In this video I show how to use the Ray-Way Sharpening Board and Stropping Board on the Ray-Way Knife to achieve the sharpest blade possible.
I shot the video in real time, without repeating takes, so you could see the actual process of sharpening a Ray-Way Knife to a "wicked" degree of sharpness. To make it real, there was no re-shooting and filling in of gaps. And I was very careful to show the specific details so you can emulate my techniques.
Learning to sharpen a Ray-Way Knife by following our Video is a great way to spend a quiet evening or weekend, learning to work with your hands and produce something not just extremely functional but truly spectacular.
A word of caution: As I have noted many times, sharpening a knife, or handling a sharp knife is potentially dangerous and must be done with the utmost care - and without distractions.
We have put a lot of work into producing the Sharpening Video, so please note that someone would be most unwise to pirate our work. For example, to show or loan this video to someone else. That would deprive us of a sale. If someone wants to see your copy, you might recommend they buy their own copy. That arrangement would keep us happy and enthusiastic about making more videos, books and kits
I coined the term "wicked sharp" and to my knowledge my system of sharpening is the first one that can produce a wicked sharp blade. Wicked sharp is a major step beyond razor sharp.
In the video I show you both razor sharp and wicked sharp, and leave the choice up to you. If you start with a new
Ray-Way Knife and follow my instructions, you are quite likely to produce a wicked sharp blade.
However, my technique involves a fair amount of flatwork practice - at least an hour - before you set out to sharpen the blade in earnest. In the video I describe what flatwork is, and show you how to proceed.
Razor sharp is something that you could use to shave with. Wicked sharp is a major step beyond razor sharp, and will not slide across your skin. Wicked sharp will not slide; it digs. Suffice it to say that having something this sharp around the house could be dangerous - to anyone who might pick up the knife without realizing it's degree of sharpness. The technique only works with the Ray-Way Knife, and if you choose to make your knife blade this sharp, you first must learn how to handle it. Most methods people use to test for sharpness can result in self inflicted injury, even among experts.
I can think of many instances were a wicked sharp knife would be dangerous. For example, I would not have a wicked sharp knife in our kitchen drawer. But a razor sharp knife is very handy in the kitchen for food preparation, and for carving wood and so forth.
Our Sharpening video covers only the sharpening of the Ray-Way Knife. I did not have room for the other subjects, including sharpening other types of knives and sharpening scissors. You can use your Ray-Way Sharpening Kit to sharpen any of these items. However, it is not possible, that I know of, to sharpen a non-Ray-Way knife or scissors to a wicked degree of sharpness. That can only be done with a Ray-Way knife, as shown in the video.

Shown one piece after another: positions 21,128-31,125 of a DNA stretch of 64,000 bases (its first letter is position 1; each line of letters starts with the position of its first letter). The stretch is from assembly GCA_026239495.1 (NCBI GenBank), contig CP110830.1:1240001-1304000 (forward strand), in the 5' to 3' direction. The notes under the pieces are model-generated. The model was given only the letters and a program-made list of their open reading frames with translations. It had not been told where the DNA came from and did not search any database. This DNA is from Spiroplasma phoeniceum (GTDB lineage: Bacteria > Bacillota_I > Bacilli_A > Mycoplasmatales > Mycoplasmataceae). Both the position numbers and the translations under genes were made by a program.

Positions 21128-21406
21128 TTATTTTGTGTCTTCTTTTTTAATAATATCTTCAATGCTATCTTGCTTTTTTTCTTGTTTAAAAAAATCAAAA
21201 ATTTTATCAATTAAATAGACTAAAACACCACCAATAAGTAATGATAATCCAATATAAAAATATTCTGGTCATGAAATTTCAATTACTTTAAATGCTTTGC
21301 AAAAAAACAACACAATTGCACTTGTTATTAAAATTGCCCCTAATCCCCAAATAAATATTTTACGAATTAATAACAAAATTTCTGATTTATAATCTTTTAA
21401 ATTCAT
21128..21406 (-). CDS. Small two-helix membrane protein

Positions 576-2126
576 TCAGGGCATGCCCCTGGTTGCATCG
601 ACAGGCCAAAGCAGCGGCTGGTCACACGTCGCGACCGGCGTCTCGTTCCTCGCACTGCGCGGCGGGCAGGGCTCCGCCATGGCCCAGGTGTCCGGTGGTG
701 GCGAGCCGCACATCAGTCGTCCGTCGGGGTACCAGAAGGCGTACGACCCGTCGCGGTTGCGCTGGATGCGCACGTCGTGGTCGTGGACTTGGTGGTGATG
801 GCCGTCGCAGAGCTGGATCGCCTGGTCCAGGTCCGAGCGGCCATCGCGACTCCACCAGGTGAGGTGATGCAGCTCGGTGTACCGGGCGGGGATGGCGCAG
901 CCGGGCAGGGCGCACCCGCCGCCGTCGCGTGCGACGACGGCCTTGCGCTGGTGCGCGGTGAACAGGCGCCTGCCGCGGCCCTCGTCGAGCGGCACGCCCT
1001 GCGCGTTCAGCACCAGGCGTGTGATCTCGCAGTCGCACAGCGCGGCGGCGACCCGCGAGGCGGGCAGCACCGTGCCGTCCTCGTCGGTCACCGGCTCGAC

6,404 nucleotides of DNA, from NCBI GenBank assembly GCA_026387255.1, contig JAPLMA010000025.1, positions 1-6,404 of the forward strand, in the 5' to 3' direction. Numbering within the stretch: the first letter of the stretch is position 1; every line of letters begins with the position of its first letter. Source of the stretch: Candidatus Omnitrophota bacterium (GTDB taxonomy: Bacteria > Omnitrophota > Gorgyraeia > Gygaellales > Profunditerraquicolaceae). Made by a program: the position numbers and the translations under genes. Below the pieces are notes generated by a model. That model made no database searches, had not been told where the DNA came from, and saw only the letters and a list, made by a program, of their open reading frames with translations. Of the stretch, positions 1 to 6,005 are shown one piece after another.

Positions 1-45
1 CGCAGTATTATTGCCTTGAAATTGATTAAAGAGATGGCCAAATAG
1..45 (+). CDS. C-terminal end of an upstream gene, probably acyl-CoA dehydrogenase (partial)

Our Sharpening Kit comes with three different grits of wet-&-dry, (course, medium, and fine) but in the video I used only the fine grit to sharpen a new ray-way knife to wicked sharpness. On a well-worn ray-way knife, I might use the medium, or even the course depending on how worn the cutting edge has become. But note that I always use my sharpening technique, so that the angle and the precise flatness of the bevel is not altered. This insures that I can always use my sharpening technique on that knife.
Now, suppose I have a ray-way knife, or some other knife, that someone else has sharpened using some other method. In most cases I will be able to bring the edge back to razor sharpness, but not wicked sharpness, at least not reliably. Other sharpening methods change the angle and flatness of the blade's bevel; and once changed, the flatness of the bevel is very difficult to get back.
I like to sharpen my Ray-Way knives to the wicked degree of sharpness, then get to work carving - for example making fireboards and spindles for starting primitive fires. I don't shave my face; but if I did, I would use a safety razor, not a knife. You can strop a straight razor with our kit, but please don't try to shave with a knife. It might be safe in the hands of a professional barber, but otherwise forget it.
As with all our kits, these projects are very gratifying, but they are not instant gratification. For something to be gratifying, you have to put in your time. And the good news is, this is quality time - like sewing a quilt, or making a knife and sheath.
Note: If you have already made a Ray-Way Knife but have sharpened it with some other method, be advised that our system will produce a razor-sharp knife, but certainly not a wicked sharp one. If you want to try sharping to wicked sharpness, you must start with a new ray-Way knife.
Whether you strive to create a wicked or a razor sharpness, this project is a great way to develop the skills of sharpening knives and other cutting tools around the home and shop. And once mastered, these skills will stay with you for the rest of your life.